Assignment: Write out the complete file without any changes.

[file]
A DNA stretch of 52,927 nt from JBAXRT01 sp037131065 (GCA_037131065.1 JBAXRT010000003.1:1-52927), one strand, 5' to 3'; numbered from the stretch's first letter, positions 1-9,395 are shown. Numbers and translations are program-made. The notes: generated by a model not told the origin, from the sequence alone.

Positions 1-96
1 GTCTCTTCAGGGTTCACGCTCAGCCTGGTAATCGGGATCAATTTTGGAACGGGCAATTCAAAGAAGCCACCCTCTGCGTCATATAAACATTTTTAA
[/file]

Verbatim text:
A DNA stretch of 52,927 nt from JBAXRT01 sp037131065 (GCA_037131065.1 JBAXRT010000003.1:1-52927), one strand, 5' to 3'; numbered from the stretch's first letter, positions 1-9,395 are shown. Numbers and translations are program-made. The notes: generated by a model not told the origin, from the sequence alone.

Positions 1-96
1 GTCTCTTCAGGGTTCACGCTCAGCCTGGTAATCGGGATCAATTTTGGAACGGGCAATTCAAAGAAGCCACCCTCTGCGTCATATAAACATTTTTAA